The Trustee's fees are generally dictated by the trust agreement. If the trust agreement says nothing of how much to pay the trustee, then the trustee gets paid a "reasonable compensation under the circumstances." In fact, trust agreements usually say something like "the trustee shall be paid reasonable fees for time spent administering the trust." So what does "reasonable" mean? Obviously, there is room left open for discretion. What is considered reasonable to one person in one area might not be reasonable to another person in a different area. What is the hourly rate of professional trustees in the area? Obviously professional trustees are entitled to higher pay than non-professional trustees, right? No? Perhaps a paralegal is entitled to more than a non-professional trustee but not as much as a professional trustee? Or perhaps the paralegal is entitled to the same pay as a professional trustee. Basically, the trustee needs to sit down and figure out what a reasonable rate is in the area she is at (unless the trust instrument says otherwise).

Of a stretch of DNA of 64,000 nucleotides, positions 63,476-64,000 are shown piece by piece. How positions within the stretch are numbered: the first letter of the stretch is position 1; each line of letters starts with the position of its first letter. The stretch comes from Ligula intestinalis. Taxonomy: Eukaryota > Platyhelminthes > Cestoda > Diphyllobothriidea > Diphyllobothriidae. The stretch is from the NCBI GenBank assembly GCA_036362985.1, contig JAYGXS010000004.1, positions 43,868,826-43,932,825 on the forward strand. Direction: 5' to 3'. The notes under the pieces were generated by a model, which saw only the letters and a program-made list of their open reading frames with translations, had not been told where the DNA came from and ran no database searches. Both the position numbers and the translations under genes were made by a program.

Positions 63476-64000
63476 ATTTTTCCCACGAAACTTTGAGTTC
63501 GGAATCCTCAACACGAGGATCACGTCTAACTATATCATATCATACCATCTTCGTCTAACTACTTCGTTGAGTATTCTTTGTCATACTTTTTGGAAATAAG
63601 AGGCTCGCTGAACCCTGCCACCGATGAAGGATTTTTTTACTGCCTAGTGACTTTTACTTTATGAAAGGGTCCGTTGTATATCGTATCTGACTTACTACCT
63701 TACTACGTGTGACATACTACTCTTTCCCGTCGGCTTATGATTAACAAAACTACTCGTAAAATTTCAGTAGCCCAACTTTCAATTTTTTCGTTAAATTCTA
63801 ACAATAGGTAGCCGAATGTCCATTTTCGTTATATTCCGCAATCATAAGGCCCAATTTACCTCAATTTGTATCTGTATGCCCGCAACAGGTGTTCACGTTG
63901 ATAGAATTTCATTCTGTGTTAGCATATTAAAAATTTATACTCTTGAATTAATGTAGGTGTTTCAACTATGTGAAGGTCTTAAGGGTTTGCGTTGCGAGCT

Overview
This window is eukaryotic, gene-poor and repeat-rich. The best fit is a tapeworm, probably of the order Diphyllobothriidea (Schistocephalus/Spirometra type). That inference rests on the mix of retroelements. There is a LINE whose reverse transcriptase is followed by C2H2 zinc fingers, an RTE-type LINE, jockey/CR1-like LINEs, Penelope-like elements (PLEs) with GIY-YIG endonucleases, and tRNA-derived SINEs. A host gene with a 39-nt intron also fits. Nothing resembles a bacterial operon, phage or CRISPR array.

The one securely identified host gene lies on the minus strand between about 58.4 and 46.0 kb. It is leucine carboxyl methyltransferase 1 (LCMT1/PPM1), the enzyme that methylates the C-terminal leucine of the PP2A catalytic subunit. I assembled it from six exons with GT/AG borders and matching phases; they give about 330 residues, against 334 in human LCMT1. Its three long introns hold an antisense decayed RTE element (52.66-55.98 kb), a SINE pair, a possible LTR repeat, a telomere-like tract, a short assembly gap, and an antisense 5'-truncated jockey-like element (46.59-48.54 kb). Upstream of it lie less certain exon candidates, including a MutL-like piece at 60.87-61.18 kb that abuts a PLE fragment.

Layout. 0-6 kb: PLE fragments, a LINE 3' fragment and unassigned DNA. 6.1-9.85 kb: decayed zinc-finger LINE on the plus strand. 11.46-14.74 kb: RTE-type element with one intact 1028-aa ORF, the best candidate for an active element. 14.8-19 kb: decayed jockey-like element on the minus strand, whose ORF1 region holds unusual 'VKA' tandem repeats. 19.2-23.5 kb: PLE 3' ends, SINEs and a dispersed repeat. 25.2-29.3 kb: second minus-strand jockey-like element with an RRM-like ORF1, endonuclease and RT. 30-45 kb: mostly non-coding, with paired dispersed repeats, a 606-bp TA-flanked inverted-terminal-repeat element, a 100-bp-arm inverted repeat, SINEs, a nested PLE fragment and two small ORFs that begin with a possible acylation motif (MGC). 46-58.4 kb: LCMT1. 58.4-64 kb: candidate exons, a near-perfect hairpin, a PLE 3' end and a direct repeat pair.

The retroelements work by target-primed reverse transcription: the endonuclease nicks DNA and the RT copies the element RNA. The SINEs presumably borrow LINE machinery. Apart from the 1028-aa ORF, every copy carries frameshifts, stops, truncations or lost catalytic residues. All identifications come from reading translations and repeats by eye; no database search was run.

This is not legal advice. This is to be used for educational purposes only.
As attorney Famulary says, it will likely be based on what is reasonable. If the trust doesn't specify, the reasonableness will be determined on the amount of time that the trustee actually spends administering it, the complexity of the trust, any special expertise that the trustee has, and typical rates of other trustees.
This response is for information only and does not create a lawyer-client relationship. Responses are general in nature, and may not apply to your specific fact situation. Without knowing all of the facts, I cannot be sure that this response is actually the best course of action for you.
The answer to your question is found in the Trust document itself. Have an Estate Planing attorney review the trust and discuss it with you and your sister. Good Luck!
As other attorney's have answered above, the fees are typically set out in the trust document or in a valid codicil. You should review the trust document and ensure that there is such a provision. Absent any provision, the fees that may be charged for trust work are typically "capped" by statute, or other local laws. If you believe that something is wrong you can always find an attorney that does free consultations and make a determination and subsequent decision based on the information you obtain from the attorney. good luck.